A Southerner born and raised, I live for Southern-inspired vegan food. It’s my cultural identity, and my culinary passion. Think sautéed kale and collards, barbequed tofu, sweet potato biscuits, vegan macaroni and cheese and corn bread — my mouth waters as I write. In Washington, D.C., there’s one place to get the ultimate vegan comfort food: Soul Vegetarian.
Located in the historic Shaw neighborhood, on Georgia Avenue opposite Howard University, Soul Vegetarian is one of a chain of fourteen restaurants in places around the globe. With its soy milkshakes, cheese-steak sandwiches with grilled peppers and onions and all kinds of greens and barbequed things, the menu at first seems the opposite of health food, but it’s completely free from animal fat. This is the kind of food that you can eat now and then just because it tastes outrageously good.
But before I wax poetic about the collard greens, let me get the criticism out of the way. When I first moved here, friends warned me about the service at Soul Vegetarian, and rightly so. You must go to Soul Vegetarian knowing that — unless you order off of the daily special’s menu which is already prepared and waiting — your order requires an inordinate amount of time. Always. It’s a fact of life, like the perfection that is Soul Vegetarian’s famous macaroni and cheese.
The food, in my opinion, is worth the wait.
The menu comprises a daily hot bar featuring items like spicy collard greens, yams, curried cabbage, pepper steak and barbequed tofu. The hot bar is always new and different, and always delicious. There is also a made-to-order menu that features burgers, cheese-steak sandwiches and vegan takes on chicken fried steak and mashed potatoes, along with fresh juices, soy shakes and smoothies.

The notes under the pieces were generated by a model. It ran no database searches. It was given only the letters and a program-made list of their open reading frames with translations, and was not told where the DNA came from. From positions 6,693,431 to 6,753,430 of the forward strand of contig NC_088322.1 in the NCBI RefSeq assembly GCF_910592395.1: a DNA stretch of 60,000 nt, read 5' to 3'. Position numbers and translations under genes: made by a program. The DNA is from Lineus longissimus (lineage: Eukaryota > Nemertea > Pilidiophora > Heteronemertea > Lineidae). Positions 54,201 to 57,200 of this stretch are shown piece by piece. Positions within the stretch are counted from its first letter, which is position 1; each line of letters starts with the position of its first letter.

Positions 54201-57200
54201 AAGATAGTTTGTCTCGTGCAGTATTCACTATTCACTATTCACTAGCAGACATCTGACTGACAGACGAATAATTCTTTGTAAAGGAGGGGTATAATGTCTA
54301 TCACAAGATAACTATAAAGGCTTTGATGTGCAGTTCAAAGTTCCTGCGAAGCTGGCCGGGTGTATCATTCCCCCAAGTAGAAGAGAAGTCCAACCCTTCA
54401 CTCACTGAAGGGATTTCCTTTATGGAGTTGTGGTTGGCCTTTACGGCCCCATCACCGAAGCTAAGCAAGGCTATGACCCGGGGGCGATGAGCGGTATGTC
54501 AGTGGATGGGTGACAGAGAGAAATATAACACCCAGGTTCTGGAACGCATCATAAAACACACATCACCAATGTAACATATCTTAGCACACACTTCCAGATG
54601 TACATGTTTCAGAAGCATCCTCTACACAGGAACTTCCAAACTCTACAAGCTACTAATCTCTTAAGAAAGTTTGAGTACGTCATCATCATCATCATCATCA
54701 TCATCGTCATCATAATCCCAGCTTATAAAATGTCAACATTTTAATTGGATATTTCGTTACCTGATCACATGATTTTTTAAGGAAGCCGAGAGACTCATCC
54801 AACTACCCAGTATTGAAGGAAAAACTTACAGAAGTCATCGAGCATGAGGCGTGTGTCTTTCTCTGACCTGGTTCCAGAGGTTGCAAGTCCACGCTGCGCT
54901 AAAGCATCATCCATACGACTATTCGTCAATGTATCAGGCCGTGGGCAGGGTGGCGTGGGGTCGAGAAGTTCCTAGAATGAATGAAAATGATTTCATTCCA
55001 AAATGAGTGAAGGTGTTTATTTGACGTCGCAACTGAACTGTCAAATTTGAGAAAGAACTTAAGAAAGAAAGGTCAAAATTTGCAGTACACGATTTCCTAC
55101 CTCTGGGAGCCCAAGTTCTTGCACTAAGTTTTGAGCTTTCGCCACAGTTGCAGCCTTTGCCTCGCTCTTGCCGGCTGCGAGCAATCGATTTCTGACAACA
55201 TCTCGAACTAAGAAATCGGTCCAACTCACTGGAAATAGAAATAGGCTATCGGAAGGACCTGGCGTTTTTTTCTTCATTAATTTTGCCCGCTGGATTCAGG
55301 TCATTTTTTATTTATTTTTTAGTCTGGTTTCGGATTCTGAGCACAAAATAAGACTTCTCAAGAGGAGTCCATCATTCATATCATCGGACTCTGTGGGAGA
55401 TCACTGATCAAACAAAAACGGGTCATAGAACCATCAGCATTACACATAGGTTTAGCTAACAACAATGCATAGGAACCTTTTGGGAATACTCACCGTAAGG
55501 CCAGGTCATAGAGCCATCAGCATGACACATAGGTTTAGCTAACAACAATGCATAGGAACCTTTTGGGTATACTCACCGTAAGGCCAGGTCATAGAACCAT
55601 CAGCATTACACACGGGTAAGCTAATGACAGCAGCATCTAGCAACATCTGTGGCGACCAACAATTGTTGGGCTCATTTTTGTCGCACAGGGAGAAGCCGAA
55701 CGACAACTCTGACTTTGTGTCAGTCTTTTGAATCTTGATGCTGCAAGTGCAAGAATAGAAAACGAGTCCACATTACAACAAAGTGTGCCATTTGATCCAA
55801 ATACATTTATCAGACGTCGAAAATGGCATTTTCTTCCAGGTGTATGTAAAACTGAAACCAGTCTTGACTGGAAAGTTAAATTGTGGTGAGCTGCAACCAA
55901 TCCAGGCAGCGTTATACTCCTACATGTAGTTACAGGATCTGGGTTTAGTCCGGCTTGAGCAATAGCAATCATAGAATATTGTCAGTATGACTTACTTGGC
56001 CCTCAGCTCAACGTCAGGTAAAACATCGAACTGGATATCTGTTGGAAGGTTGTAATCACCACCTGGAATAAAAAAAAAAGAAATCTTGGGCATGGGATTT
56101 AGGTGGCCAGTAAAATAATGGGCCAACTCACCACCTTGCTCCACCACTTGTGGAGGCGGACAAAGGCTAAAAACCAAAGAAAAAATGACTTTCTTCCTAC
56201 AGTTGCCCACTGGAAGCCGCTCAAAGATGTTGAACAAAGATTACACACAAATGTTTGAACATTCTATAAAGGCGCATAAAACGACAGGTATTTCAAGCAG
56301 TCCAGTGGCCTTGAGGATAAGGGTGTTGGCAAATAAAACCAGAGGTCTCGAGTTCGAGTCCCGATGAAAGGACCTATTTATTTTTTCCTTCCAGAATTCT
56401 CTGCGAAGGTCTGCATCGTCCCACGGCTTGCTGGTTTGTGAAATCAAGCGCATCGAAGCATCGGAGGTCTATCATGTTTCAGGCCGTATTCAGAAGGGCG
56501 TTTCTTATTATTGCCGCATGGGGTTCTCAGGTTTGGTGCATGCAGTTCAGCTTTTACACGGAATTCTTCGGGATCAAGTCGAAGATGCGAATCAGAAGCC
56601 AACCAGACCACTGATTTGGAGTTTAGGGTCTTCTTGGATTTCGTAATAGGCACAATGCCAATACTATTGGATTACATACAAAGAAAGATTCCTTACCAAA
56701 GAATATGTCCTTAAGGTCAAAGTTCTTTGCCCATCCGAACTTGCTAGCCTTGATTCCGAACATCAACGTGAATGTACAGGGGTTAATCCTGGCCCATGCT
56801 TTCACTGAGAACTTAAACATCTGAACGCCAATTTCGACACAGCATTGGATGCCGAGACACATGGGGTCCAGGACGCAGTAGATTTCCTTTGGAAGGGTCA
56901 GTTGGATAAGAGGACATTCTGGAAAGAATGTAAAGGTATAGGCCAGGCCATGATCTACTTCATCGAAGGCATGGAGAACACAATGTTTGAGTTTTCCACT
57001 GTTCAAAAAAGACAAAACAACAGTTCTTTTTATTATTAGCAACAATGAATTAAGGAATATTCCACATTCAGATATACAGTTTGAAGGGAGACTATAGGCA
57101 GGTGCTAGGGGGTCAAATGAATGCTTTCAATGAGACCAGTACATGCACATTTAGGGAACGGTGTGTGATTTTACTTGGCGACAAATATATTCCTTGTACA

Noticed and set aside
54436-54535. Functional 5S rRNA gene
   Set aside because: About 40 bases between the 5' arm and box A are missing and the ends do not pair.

There is also a Sunday brunch. Wonderful desserts, too. If you live for sweet potato pie, you’re in luck. Best yet, the prices are pretty low, with most dinner dishes priced less than $10.
The restaurant itself is frills-free, with a few spare tables downstairs and an upstairs dining area that’s a little more aesthetically appealing. But Soul Vegetarian is the kind of place that you go to do one thing, and one thing only: eat delicious Southern food.
2606 Georgia Avenue NW
Washington , DC 20001
Open Monday-Saturday 11:00am- 9:00pm, Sunday 11:00am- 3:00pm